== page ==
Nearly all of the 5 pmole of the mini-sequencing primers were converted to the extension products, even though the absolute amounts of the PCR products varied from sample to sample. The VSET assay is specific as evidenced by the absence of unexpected diagnostic peaks in the mass spectra.

Comparative Example A

For comparison, the PINPOINT method was also used to assay the same single nucleotide polymorphism site as in Example 3. However, for the PINPOINT assay, mini-sequencing was performed in the presence of all four ddNTPs, that is ddATP, ddCTP, ddGTP, and ddTTP. All other conditions and the DNA sample used were also the same as in Example 3. The results are shown in FIG. 4b.

Comparative Example B

For comparison, the PROBE method was also used to assay the same single nucleotide polymorphism site as in Example 3. However, for PROBE assay, mini-sequencing was performed in the presence of dATP, dCTP, dGTP and ddTTP. All other conditions and the DNA sample used were also the same as in Example 3.

The results of genotyping an individual of A/T heterozygote (AJ243297/29366) according to Example 3, Comparative Example A, the PINPOINT method, Comparative Example B, and the PROBE method, were displayed in FIG. 3A, 3B and 3C, respectively. Two extension products were generated from Comparative Example A PINPOINT, where one allele led to one-base extension by adding ddA, while another also resulted in one-base extension by adding ddT. As shown in FIG. 3B these two extension products were poorly resolved and unassignable due to the small mass difference of 9 Da between ddA and ddT. In contrast, the A/T genotype was easily and unambiguously identified based on FIG. 3A since two extension products obtained from Example 3 differs by one base.

In Comparative Example B, the PROBE assay, the mini-sequencing primers were extended by 1 and 10 bases, respectively, for this A/T heterozygous sample. As shown in FIG. 3C the peak corresponding to 10-base extension products is barely discernible and its intensity was more than seven times weaker than that corresponding to one-base extension products. In contrast, two nucleotide extension products obtained from Example 3 yield comparable ion intensities.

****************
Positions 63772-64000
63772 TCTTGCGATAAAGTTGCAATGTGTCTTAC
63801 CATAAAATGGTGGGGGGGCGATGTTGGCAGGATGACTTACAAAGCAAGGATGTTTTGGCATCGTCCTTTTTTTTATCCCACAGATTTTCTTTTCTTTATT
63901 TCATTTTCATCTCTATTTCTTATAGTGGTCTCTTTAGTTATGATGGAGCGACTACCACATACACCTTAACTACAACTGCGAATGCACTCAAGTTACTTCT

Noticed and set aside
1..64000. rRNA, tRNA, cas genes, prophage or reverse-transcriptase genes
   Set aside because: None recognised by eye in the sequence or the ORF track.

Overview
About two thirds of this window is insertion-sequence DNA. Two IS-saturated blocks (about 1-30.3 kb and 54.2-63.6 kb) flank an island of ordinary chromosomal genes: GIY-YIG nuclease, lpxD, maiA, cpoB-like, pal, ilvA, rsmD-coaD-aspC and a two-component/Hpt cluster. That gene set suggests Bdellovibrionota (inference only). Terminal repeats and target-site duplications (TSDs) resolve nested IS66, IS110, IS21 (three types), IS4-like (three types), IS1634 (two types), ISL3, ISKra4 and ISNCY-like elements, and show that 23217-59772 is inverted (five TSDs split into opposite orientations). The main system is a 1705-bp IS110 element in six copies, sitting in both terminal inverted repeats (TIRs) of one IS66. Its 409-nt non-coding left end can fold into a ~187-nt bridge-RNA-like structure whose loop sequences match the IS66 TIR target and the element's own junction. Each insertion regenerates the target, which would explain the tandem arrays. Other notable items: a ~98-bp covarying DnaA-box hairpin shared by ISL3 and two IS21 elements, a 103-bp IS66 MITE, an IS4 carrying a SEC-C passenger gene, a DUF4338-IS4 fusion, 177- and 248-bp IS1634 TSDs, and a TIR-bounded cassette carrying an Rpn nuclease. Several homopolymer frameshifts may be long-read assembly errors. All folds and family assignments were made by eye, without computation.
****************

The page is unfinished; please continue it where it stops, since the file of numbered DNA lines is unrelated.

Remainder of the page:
Compared with Comparative Example A PINPOINT, Example 3 greatly relaxes the stringent mass resolution requirements since the bases at a single nucleotide polymorphism site are identified by examining the extension products to determine the number of nucleotides that have been added to the primers. This was achieved with minimal desalting, an ethanol precipitation step.

Compared with Comparative Example B, the PROBE assay, Example 3 leads to shorter extension products. As shown in FIG. 4C, long extension products in the Probe assay could lead to a major problem for multiplex genotyping since the extension efficiency varies significantly with the single nucleotide polymorphism sites and samples; some of the single nucleotide polymorphism samples will be well extended, while others may be poorly extended. As a result, long extension products may not be observable as mass spectrometric peaks if extension is poor.

Therefore, in the method of comparative Example B a heterozygous genotype could be mistakenly assigned as homozygote. Other problems associated with long extension include overlapping of long extension products with the products from other single nucleotide polymorphism sites; and overlapping double-charged and dimer ions with singly charged monomer ions.

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Classifications
U.S. Classification435/6.11, 435/91.2
International ClassificationC12Q1/68
Cooperative ClassificationC12Q2600/156, C12Q1/6872
European ClassificationC12Q1/68E2